The second instinct challenges you to replace repetition with curiosity. Instead of clinging to your tried and true successes, the hunter mentality asks what new challenges are around the corner, what bold new adventures you can undertake to find your new business success. It’s precisely this type of curiosity that inspires leaders to get in on the “next big thing” and capitalize on trends rather than fading into oblivion. And to prove that, you have only to ask entrepreneur Ron Finley. Taking inspiration from the environment of his Los Angeles neighborhood, Finley tested the waters by trying every opportunity that came his way, from fashion design to activism to landscaping. Hispassion for curiosity and innovation must have paid off because today, he’s a fashion designer for professional athletes!
Lastly, the third and final instinct encourages us to be brutal. It’s easy to be cautious, to stay in our comfort zone and protect the status quo we’ve cultivated. But that ease won’t take us anywhere. Being willing to destroy our safety net is an invitation to new opportunities, and that’s exactly what drives chef Eric Ripert. Although his decades of success are impressive, what’s even more significant is his track record of maintaining a 3-star Michelin rating despite his utter disregard for consistency. Where many chefs might stick with a tried and true approach in the hope that it will help them maintain their ratings, Ripert frequently throws out his menus altogether and experiments off the cuff. And clearly, it’s served him well! So, now that we’ve identified the hunter instincts we want to cultivate, let’s take a look at putting them into practice.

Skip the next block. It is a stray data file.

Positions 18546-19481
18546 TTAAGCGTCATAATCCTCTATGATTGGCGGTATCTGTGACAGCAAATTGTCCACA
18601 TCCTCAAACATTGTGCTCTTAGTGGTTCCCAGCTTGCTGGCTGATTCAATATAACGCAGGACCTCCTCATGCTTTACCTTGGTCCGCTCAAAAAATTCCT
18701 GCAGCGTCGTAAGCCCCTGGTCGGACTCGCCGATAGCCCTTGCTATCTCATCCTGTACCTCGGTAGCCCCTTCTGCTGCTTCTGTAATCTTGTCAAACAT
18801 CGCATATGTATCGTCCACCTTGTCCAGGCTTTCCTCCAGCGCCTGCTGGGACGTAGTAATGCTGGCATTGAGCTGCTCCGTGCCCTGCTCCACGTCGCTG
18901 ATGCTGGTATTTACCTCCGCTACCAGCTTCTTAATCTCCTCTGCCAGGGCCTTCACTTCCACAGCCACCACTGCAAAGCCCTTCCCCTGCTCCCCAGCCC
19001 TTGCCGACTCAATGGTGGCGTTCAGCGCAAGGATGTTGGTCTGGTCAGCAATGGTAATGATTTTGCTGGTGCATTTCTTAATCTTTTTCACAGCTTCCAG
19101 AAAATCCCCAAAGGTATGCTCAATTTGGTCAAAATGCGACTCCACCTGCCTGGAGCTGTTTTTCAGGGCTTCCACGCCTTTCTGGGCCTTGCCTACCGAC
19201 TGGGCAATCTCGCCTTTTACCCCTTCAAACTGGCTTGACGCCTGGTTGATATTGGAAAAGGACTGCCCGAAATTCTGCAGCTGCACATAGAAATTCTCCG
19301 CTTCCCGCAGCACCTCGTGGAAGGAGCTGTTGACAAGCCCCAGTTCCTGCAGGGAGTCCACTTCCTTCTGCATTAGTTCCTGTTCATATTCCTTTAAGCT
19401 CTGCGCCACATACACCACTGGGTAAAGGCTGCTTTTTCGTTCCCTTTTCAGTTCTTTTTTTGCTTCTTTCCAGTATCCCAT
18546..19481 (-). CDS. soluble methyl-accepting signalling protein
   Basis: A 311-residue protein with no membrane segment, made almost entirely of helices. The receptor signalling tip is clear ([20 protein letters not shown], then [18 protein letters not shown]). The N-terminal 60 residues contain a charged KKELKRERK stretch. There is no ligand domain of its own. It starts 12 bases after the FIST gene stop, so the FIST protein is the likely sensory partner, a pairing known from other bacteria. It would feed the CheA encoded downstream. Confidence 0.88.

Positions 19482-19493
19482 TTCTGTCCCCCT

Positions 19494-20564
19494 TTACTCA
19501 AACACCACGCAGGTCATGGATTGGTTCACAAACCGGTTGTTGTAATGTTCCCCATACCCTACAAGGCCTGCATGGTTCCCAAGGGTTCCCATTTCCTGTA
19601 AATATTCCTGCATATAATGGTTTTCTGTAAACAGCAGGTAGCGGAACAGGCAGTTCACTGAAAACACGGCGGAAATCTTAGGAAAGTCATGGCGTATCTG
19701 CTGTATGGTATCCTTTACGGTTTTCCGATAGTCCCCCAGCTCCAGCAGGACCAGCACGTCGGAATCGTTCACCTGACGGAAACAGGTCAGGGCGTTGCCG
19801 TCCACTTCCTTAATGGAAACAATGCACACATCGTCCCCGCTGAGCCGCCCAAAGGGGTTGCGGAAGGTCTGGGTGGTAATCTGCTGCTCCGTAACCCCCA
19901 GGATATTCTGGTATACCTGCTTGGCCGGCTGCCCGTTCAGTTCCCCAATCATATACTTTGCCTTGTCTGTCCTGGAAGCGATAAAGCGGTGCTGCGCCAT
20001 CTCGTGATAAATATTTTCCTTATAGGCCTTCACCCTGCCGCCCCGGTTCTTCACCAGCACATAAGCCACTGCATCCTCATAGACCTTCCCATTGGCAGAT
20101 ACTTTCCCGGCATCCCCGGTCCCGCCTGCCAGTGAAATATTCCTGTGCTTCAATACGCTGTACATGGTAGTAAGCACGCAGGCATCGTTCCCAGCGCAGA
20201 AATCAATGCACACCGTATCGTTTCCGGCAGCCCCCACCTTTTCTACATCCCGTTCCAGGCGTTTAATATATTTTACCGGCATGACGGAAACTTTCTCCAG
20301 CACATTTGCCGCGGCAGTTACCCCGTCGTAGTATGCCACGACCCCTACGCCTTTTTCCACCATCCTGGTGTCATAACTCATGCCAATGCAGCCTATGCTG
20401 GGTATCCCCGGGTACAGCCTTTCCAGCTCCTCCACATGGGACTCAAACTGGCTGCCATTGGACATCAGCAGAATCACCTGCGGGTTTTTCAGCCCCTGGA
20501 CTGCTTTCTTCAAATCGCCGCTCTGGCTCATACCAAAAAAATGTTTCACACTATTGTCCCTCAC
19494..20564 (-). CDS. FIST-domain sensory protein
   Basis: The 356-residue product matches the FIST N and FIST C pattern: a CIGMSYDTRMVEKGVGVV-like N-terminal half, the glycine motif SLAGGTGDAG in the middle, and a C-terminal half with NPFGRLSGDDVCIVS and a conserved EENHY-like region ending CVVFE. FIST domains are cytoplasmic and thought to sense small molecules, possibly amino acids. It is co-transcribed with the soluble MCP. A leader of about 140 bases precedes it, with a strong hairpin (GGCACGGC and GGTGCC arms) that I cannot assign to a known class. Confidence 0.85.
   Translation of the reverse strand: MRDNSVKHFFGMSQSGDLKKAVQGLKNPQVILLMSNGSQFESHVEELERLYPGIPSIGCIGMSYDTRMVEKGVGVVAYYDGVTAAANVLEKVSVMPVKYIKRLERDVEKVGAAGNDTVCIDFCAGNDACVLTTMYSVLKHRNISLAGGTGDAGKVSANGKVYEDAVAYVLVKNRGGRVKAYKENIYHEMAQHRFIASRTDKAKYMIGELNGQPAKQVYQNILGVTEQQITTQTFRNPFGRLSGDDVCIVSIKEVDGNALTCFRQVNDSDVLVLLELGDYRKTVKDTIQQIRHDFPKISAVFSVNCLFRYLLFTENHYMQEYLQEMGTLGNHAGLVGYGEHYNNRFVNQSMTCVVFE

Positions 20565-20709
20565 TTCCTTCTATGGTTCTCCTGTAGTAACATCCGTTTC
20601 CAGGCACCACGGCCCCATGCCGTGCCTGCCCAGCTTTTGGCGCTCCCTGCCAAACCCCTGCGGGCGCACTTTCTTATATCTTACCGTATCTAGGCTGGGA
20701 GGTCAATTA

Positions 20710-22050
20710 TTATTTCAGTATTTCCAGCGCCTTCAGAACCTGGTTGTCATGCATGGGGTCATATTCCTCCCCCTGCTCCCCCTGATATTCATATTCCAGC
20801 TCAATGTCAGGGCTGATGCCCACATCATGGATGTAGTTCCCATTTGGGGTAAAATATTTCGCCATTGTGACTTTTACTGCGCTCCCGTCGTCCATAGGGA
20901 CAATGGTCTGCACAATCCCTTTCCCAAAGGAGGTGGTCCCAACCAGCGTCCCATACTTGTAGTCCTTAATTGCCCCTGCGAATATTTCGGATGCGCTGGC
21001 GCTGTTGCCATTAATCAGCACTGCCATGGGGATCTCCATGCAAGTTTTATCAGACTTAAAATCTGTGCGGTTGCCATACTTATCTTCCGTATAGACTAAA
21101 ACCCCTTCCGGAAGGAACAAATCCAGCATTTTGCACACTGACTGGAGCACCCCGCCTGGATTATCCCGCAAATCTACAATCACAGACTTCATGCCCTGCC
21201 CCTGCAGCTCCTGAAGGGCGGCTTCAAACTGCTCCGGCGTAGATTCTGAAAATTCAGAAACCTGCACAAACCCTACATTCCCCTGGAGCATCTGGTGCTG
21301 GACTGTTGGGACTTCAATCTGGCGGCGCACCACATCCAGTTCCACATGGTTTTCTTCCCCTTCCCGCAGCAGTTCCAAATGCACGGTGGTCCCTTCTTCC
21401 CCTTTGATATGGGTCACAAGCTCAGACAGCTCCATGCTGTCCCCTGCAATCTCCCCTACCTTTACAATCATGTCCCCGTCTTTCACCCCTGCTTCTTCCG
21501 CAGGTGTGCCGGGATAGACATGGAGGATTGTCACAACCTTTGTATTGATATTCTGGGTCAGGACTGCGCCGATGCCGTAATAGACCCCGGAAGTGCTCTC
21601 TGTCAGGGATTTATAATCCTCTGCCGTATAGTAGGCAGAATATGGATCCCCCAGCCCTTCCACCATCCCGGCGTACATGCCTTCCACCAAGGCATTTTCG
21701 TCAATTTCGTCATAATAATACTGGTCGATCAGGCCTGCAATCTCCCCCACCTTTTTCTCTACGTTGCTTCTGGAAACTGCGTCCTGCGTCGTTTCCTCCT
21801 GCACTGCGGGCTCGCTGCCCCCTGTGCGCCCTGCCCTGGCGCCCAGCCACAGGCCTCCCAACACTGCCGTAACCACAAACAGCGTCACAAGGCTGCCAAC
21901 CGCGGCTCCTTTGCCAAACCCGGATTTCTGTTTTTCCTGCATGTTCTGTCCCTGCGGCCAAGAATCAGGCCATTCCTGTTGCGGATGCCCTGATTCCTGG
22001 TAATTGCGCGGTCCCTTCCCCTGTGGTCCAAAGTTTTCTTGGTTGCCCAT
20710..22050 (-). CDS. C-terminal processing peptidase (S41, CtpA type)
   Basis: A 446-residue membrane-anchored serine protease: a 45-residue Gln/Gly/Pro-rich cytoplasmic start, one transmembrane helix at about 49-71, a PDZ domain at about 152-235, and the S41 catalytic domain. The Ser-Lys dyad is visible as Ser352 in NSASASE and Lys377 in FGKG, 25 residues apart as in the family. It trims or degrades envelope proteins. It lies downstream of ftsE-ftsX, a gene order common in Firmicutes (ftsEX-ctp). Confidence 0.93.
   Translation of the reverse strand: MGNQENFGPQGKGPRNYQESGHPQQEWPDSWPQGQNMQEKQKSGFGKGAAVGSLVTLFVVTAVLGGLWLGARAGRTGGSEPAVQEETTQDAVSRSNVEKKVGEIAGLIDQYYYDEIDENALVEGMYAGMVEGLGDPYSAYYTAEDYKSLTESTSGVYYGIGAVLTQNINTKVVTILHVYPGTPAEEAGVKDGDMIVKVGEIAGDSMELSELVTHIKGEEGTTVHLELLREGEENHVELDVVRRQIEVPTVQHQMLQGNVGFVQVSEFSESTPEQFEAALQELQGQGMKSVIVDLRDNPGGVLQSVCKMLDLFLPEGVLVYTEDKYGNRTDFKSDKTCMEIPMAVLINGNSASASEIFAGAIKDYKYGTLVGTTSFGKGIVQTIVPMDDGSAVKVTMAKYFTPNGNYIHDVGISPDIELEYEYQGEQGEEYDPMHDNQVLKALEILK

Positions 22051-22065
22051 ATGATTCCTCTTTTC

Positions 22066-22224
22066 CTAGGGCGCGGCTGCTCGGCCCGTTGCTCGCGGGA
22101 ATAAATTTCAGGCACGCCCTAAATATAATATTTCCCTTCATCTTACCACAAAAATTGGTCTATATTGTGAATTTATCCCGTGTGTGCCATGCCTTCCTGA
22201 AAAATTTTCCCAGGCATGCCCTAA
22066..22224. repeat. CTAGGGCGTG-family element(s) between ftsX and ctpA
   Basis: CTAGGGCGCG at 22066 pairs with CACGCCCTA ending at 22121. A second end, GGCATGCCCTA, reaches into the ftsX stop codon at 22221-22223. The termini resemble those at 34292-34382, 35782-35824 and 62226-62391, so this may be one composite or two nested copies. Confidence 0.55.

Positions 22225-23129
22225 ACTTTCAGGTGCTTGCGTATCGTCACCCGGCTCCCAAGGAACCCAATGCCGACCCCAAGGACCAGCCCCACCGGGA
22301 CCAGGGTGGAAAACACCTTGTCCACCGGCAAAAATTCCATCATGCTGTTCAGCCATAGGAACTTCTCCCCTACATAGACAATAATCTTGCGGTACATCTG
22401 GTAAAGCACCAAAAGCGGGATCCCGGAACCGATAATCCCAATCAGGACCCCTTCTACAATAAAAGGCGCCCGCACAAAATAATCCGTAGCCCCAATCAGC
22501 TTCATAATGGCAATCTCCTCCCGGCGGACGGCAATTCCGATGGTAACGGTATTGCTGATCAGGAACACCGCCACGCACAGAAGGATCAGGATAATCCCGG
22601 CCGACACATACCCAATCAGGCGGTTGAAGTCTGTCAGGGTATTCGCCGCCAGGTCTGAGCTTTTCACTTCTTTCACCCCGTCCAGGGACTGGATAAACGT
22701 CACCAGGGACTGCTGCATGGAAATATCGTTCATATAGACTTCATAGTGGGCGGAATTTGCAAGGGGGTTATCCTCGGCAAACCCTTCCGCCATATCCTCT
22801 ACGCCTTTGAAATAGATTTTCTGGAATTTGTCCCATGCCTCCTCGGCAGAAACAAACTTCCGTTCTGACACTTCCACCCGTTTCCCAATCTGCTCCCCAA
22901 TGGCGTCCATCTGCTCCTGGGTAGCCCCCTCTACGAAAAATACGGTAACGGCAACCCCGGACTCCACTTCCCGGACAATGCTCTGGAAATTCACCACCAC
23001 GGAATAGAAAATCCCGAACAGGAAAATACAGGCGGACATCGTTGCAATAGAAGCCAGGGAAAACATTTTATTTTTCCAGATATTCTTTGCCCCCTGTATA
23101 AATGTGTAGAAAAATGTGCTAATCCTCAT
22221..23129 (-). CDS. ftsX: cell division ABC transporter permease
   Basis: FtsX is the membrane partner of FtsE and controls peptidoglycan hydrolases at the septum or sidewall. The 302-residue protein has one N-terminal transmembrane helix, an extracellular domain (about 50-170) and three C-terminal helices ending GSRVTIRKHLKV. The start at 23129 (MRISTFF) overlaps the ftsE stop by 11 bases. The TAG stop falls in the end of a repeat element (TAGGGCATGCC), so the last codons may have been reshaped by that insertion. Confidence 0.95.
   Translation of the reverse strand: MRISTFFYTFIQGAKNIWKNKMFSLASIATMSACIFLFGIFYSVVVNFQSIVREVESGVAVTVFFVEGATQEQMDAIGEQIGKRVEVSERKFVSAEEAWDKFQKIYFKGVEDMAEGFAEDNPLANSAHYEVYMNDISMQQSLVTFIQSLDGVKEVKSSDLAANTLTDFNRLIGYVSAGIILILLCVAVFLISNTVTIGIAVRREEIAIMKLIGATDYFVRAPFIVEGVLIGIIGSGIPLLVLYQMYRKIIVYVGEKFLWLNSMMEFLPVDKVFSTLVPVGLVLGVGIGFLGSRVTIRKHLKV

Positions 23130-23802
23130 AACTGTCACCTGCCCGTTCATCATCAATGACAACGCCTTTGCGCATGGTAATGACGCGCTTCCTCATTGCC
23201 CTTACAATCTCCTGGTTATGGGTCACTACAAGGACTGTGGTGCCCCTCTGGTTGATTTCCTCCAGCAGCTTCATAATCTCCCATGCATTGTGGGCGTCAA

Chapter 3: Follow the Six Patterns of Opportunity
Identifying the six patterns of opportunity is what makes the difference between thinking you have the right tools for success and actually mastering them. Because these scenarios not only allow you to put your hunter instincts to the test, they also enable you to identify new trends, business models, and potential products, all of which will give you a cutting-edge advantage over your competition.
We’ll start by focusing on two of the most vital patterns, convergence and divergence. Convergence is what enables you to take advantage of market chaos when other businesses are collapsing. It’s a means of crafting a winning idea through innovation and integration and it’s as simple as blending the right trends into one package. For a brilliant example of successful convergence, you need look no farther than the leading iPhone fitness app, “Zombies, Run!” This app capitalizes on a variety of popular trends: fitness, GPS technology, and zombies to target a market who might not otherwise engage with a fitness app. In so doing, it’s created a unique and highly marketable product.